australia prevent plastic pollution

Plastic pollution is a real threat not only to humans but also to wildlife. While we try our best to not litter the environment, sometimes things do get out of control.

For example, heavy rains and winds can wash and blow away plastic debris that ends up eventually polluting the environment.

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To combat these harmful effects of plastic pollution and in order to save water, the Australian city of Kwinana came up with a brilliant plan – a new filtration system in the Henley Reserve that will automatically segregate plastic items from flowing waters.

This new filtration system has been widely appreciated by both the government as well as the local citizens.

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The new filtration system has a net which is firmly secured to the outlet of a drainage pipe, which in turn helps to collect large debris of floating plastic from contaminating the water and thus protecting the environment.

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As we mentioned previously, plastic trash and litter can dangerously affect the environment, the effects of which can be quite overwhelming.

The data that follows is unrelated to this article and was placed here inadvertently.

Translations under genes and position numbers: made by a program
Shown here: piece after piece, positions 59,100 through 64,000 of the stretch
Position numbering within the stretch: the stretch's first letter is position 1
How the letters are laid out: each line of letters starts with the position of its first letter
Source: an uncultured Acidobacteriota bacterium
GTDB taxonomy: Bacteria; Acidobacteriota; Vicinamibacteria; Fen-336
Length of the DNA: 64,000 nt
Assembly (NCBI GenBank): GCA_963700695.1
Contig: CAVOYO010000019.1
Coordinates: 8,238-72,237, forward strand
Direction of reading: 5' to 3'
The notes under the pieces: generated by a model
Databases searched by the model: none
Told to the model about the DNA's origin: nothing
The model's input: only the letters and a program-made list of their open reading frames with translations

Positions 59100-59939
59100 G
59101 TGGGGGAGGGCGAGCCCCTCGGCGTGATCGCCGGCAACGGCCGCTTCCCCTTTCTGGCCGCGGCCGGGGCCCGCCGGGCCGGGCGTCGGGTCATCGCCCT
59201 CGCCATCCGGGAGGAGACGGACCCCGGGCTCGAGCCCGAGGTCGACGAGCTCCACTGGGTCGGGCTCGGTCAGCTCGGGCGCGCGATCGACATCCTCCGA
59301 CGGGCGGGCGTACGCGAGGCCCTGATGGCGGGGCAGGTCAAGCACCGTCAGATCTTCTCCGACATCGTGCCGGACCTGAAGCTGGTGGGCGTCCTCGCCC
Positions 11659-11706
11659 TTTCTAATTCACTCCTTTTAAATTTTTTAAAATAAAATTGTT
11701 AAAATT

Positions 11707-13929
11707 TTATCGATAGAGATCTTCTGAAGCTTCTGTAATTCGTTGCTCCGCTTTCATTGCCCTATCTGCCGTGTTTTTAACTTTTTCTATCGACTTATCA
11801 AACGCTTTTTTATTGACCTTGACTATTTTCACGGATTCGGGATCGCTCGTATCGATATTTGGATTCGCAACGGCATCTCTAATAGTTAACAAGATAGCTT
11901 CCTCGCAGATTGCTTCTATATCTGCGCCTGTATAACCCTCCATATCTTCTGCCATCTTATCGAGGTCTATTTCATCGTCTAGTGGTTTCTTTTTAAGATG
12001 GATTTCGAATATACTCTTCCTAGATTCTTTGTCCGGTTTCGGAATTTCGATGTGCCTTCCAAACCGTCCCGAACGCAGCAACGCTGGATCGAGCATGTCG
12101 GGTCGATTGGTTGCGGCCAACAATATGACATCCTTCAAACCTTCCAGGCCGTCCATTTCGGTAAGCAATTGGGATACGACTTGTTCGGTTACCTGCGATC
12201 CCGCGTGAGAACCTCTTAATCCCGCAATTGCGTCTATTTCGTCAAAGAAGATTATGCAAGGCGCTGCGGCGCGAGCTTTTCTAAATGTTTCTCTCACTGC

There’s only so much you can do to reduce plastic pollution, but we can agree that the drainage systems collect a huge amount of this trash and litter especially after they’ve been washed away by heavy rains.

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The city authorities were surprised at the results after securing just two nets to drainage outlets, which ended up collecting over 800 pounds of plastic trash within several weeks.

Thanks to the positive outcomes of installing these two nets, the government has decided to secure nets all over the city in order to minimize plastic pollution to wildlife and to protect the environment.

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Although the installation of these nets cost approximately $10,000 each, we can not deny the massive cost savings in the long run, i.e. employing people to manually collect all the litter.

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As soon as the nets are full, they’re lifted and the garbage collected in them is thrown into special garbage collecting trucks.

These trucks then transport the trash to a sorting facility where it gets separated into non-recyclable and recyclable material and then processed further.

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As soon as the nets are emptied, they’re secured back to the drainage outlets to begin collecting another round of debris.

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I think we can all agree that this new filtration system will have a massive positive impact on the environment as well as the wildlife in general.